The Indian army has admitted to extra-judicial killings of militants, a US-based human rights group says.
There is heavy security deployment in Indian-administered Kashmir
The Human Rights Watch report on the situation in Indian-administered Kashmir also criticises the militants and Pakistan for abetting violence.
The report says the situation in Kashmir has improved over the past two years, but it is still severe.
Since 1989 when militancy began in Kashmir, the report says more than 50,000 people have been killed.
Releasing the 156-page report, Everyone Lives in Fear, the Asia Director of Human Rights Watch, Brad Adams, said extrajudicial executions by Indian security forces were common.
"Police and army officials have told Human Rights Watch that security forces often execute alleged militants instead of bringing them to trial in the belief that keeping hardcore militants in detention is a security risk," he said.
"Most of those summarily executed are falsely reported to have died during armed clashes between the army and the militants," he added.
A soldier keeps vigil on the streets of Srinagar
Mr Adams said the immunity given to security force personnel deployed in Kashmir encourages them to commit violations.
"It is absurd that the world's largest democracy, with a well-developed legal system and internationally-recognised judiciary, has laws on its books that prevent members of its security forces from being prosecuted for human rights abuses," he said.
Reacting to the report, Indian army spokesman in Delhi Col Sakhuja said: "In the recent past some cases of fake encounters have come to light and we have taken action in those cases.
"But it is a sensitive issue and it will not be right for us to comment on it until we have seen the entire report."
Critical of militants
Human Rights Watch is also critical of the militants who are fighting Indian rule for attacking civilians.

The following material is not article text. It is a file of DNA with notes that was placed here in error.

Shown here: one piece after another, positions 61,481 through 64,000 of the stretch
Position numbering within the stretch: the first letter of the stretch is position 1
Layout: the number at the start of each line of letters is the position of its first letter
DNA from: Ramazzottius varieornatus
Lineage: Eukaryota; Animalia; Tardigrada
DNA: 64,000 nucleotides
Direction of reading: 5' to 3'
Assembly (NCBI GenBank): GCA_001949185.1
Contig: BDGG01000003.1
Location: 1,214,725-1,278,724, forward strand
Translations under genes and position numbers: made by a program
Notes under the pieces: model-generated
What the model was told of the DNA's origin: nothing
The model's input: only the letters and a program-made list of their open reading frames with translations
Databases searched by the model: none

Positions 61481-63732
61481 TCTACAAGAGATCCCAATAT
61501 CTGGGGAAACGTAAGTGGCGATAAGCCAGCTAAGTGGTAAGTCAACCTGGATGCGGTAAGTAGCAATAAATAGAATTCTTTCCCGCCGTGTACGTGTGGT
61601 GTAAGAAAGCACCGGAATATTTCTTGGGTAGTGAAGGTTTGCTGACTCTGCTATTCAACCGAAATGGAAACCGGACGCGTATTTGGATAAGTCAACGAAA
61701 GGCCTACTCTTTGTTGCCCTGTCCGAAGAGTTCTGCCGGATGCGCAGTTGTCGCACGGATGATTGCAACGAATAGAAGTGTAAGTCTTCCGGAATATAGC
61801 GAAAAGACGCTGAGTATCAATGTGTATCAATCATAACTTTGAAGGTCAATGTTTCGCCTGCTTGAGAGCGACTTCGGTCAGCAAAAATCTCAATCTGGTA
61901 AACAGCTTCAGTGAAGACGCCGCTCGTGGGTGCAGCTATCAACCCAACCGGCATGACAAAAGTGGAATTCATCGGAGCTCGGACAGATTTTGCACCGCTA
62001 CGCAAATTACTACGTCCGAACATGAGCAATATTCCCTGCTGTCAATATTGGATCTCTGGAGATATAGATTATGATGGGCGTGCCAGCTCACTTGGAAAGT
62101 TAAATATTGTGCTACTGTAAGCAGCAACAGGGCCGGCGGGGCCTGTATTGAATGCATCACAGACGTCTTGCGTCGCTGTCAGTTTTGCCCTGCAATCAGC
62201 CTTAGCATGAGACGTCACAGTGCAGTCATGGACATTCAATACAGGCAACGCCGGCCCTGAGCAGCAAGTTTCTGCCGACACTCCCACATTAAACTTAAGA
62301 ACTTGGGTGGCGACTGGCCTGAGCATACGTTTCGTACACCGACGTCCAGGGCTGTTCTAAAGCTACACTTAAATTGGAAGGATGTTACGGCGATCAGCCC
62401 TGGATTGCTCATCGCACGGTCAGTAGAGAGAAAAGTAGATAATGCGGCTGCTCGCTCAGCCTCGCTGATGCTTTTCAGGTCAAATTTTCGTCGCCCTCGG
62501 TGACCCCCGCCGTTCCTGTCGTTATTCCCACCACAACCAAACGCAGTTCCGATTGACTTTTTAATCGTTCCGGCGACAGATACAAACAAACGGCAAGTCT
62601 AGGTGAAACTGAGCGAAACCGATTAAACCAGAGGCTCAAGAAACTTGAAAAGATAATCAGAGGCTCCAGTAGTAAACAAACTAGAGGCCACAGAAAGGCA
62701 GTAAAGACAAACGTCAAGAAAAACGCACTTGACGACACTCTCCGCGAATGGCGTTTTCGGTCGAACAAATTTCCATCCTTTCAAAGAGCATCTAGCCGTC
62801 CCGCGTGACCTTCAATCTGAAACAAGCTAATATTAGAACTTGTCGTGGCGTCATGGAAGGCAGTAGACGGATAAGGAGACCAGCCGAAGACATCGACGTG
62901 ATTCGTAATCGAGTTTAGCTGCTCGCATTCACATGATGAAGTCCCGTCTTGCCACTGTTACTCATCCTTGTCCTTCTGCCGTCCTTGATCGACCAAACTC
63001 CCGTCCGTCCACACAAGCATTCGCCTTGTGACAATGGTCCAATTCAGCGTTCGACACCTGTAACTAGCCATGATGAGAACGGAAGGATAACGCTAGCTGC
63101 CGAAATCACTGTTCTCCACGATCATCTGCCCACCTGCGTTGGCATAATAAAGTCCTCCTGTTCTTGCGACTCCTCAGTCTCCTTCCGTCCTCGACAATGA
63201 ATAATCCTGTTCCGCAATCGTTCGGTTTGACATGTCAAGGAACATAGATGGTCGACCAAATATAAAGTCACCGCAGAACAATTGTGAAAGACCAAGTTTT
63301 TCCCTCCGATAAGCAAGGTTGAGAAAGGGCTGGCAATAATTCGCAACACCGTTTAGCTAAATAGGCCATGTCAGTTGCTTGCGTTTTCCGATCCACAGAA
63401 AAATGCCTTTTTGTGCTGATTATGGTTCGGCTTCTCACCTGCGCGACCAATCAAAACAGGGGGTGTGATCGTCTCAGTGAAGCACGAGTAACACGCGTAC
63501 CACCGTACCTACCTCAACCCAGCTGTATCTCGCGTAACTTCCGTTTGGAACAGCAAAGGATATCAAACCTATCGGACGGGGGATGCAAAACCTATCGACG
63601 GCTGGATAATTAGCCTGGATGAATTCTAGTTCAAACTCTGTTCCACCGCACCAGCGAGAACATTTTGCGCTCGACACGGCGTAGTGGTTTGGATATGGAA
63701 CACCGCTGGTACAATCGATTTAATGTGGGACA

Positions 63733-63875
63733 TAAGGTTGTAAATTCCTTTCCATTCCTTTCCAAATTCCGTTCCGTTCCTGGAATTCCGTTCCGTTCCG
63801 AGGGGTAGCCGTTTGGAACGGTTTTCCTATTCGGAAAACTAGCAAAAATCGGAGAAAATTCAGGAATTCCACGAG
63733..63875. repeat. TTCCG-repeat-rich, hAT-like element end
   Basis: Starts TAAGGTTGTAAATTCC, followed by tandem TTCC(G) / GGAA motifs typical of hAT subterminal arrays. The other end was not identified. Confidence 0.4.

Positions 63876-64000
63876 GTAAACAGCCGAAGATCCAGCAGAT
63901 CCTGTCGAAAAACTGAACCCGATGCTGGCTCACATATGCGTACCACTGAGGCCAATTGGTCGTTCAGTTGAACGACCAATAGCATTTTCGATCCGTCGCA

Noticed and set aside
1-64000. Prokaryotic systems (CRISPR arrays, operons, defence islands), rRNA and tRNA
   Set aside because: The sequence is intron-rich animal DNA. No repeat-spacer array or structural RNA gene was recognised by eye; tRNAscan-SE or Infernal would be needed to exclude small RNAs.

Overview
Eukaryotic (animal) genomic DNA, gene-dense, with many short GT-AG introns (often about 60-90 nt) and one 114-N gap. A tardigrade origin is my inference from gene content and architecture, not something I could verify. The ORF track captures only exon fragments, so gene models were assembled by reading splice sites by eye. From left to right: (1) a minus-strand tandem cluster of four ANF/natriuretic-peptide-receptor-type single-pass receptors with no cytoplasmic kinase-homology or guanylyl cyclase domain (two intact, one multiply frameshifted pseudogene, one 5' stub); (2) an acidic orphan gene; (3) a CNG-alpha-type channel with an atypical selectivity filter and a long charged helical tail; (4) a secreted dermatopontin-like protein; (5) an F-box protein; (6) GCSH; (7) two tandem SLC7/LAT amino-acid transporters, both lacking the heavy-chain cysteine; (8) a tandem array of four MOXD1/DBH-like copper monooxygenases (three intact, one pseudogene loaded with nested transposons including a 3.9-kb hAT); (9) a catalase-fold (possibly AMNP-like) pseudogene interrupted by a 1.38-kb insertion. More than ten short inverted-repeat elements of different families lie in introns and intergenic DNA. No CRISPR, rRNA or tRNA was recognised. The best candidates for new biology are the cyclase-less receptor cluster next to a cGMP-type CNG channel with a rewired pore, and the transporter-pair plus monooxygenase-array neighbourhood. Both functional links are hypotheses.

"Indian security forces claim they are fighting to protect Kashmiris from militants and Islamic extremists, while militants claim they are fighting for Kashmiri independence and to defend Muslim Kashmiris from an abusive Indian army," says the report.
It adds that, "in reality, both sides have committed widespread and numerous human rights abuses and violations of international humanitarian law."
The report says the militants "have attacked religious minorities such as Hindus and Sikhs as well as ethnic minorities such as the Gujjars whom they believe to be government informers".
Many of the militant groups currently operating in Kashmir have become increasingly unpopular, says the report. But, it adds, "the people are afraid to speak out against them."
'Pakistan backing militants'
Pakistan's role also came in for criticism.
"There is considerable evidence that over many years Pakistan has provided Kashmiri militants with training, weapons, funding and sanctuary," Mr Adams said.
The report says that under pressure from the US after the attack on the World Trade Centre in New York in 2001, Pakistan has banned some militant groups like Jaish-e-Mohammad and Lashkar-e-Toiba.
But these groups continue to operate after changing their names, says the report.
Mr Adams says the militants and their backers must end the bombings and the targeting of civilians.
"Continued abuses ensure that the cycle of violence will continue. And these abuses only add to the suffering of the people in whose name the militants are ostensibly fighting." he said.